clock ticks vs time.h

This is a discussion on clock ticks vs time.h within the C Programming forums, part of the General Programming Boards category; I just want to confirm.. time.h (as in, true date&time services) don't use clock ticks to calculate the current time ...

  1. #1
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    clock ticks vs time.h

    I just want to confirm.. time.h (as in, true date&time services) don't use clock ticks to calculate the current time right?

    For example, getting the cpu ticks using the linux kernel (or windows or mac), and trying to convert that into true time, will eventually not work because of synchronisation differences between that and the actual system time, right?

  2. #2
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    Quote Originally Posted by underthesun View Post
    I just want to confirm.. time.h (as in, true date&time services) don't use clock ticks to calculate the current time right?

    For example, getting the cpu ticks using the linux kernel (or windows or mac), and trying to convert that into true time, will eventually not work because of synchronisation differences between that and the actual system time, right?
    There is no such thing as "true time" to a computer. It either keeps track of clock sweeps or checks with outside sources. That could include something as accurate as an atomic clock. Both Windows and Linux will synch up with a reference clock, if you allow them to do so, and are connected to the internet.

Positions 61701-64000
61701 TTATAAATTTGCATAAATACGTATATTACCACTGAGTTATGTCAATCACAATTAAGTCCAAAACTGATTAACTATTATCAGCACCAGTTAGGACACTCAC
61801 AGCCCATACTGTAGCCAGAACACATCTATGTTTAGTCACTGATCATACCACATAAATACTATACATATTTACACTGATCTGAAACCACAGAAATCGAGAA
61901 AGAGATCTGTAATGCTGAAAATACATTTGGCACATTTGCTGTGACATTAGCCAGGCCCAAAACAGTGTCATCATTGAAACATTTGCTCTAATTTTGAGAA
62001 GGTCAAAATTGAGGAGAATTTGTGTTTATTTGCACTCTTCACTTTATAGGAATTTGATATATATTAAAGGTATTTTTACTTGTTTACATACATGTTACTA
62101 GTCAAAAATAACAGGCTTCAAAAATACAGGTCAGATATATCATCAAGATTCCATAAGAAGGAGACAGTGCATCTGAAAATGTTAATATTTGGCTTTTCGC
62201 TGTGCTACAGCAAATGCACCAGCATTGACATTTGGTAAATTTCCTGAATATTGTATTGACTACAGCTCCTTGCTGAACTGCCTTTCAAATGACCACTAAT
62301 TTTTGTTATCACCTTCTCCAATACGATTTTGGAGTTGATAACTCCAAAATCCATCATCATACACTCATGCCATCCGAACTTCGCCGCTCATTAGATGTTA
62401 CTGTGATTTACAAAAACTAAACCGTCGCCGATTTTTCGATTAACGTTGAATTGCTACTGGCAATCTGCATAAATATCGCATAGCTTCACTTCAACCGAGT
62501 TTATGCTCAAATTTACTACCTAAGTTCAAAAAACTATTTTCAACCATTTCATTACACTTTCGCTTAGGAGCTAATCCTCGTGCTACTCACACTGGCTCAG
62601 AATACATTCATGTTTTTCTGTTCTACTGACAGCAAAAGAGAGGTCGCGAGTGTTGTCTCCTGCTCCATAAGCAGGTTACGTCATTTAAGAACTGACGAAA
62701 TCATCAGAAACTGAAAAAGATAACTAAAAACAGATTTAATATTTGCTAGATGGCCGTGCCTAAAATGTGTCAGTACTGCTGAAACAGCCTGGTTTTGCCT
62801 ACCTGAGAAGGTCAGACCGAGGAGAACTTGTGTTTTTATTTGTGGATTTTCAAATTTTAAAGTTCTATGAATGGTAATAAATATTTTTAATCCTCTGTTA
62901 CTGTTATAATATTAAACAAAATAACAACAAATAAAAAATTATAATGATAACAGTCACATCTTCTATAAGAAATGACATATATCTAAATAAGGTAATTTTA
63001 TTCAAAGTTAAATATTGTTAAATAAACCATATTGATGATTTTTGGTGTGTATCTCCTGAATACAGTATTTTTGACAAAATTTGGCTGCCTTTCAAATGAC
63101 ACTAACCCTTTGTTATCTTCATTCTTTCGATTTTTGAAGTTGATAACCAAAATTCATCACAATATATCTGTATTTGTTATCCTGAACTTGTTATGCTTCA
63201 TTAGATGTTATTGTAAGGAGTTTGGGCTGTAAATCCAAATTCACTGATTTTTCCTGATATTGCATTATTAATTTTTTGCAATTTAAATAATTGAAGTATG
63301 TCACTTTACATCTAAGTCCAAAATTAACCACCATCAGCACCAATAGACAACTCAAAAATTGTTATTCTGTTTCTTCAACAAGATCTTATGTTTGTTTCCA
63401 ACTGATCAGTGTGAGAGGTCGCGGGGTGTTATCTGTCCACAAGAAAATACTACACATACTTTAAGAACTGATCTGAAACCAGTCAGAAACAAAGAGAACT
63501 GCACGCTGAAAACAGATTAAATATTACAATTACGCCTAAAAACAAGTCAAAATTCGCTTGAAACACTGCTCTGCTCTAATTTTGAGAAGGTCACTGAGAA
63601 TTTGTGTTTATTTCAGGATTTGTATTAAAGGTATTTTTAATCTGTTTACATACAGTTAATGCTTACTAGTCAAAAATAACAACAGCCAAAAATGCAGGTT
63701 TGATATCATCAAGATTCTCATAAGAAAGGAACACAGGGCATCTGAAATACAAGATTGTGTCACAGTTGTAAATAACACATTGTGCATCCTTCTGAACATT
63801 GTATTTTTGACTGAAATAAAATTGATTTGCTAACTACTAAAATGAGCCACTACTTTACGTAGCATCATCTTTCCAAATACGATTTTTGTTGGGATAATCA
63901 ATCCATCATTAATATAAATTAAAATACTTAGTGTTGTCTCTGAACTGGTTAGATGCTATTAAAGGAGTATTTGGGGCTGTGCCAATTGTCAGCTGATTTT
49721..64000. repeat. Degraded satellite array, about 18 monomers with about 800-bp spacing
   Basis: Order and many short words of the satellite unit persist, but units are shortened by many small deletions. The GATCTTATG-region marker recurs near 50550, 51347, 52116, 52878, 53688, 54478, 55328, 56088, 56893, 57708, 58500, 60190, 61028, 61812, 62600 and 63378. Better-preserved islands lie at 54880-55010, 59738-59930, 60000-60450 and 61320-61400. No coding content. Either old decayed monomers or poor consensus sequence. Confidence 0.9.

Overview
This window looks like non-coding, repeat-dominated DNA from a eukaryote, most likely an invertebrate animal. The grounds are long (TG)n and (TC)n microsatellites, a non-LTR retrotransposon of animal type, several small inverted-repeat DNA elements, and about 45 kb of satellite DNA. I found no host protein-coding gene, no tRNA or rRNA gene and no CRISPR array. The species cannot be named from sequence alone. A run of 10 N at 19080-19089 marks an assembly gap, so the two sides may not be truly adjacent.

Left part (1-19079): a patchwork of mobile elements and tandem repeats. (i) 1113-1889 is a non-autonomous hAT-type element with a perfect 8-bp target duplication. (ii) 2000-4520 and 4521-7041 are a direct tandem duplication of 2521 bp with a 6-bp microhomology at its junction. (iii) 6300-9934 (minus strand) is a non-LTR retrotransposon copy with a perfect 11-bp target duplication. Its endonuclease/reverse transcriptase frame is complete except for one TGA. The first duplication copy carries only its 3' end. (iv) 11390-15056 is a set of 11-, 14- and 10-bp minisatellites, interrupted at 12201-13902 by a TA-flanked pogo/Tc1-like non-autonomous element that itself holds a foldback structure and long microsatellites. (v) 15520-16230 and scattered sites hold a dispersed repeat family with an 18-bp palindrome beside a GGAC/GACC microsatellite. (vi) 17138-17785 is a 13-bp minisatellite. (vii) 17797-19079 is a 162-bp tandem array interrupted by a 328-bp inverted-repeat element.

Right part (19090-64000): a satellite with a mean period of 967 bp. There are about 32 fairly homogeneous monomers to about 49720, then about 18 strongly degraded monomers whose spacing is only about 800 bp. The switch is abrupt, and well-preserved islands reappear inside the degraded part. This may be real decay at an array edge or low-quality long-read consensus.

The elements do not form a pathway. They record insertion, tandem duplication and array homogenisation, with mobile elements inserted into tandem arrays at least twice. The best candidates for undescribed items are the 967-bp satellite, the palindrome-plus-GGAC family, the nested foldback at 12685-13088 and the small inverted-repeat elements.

Your PC doesn't "try" to convert it - it does convert the counted sweeps of the clock, into seconds, and portions thereof. You sound like it's failing this job, somehow. It's not.

    The problem is that your PC is not an atomic clock, and will "drift" away from keeping perfect time, but it has nothing to do with clock ticks in C, somehow failing. All clocks either lose or gain time, and need to be adjusted a bit.

    Are you referring to interval timing? Where you time 3 events, and after adding up their three elapsed time, find that they have fallen a bit behind "wall clock" time?

    That happens because it takes several clock sweeps to set up the timer (depending on your hardware, many clock sweeps might be needed), and report that data back to your program. These clock sweeps are just "lost", since they happen before the count is delivered. so it's:

    1) Generate the interrupt to get the starting clock sweeps - losing some of them, before that number is given. Starting clock sweep data is in your variable now.

    2) Your program does something for awhile.

    3) Then generates another system interrupt to get the ending clock sweep data - again losing some cycles because the OS is not a real time OS, and has many processes running at the same time.

    Cycles are lost in #1 and #3, due to limitations of your hardware and your OS. After several such intervals being timed, you'll notice that the sum of your intervals, is less than the observed "wall clock" time that has passed.

    Their are ways to help mitigate that loss of time.

    Post up your specifics and your code, and we'll get into it.

  3. #3
    spurious conceit MK27's Avatar
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    They do use the system clock, or ticks, which amounts to the same thing since the system clock runs on ticks after it is first set from the hardware clock. So, if you have a way to check both, you could compare them at the end of the day. On seconds level of seconds, there probably won't be any difference.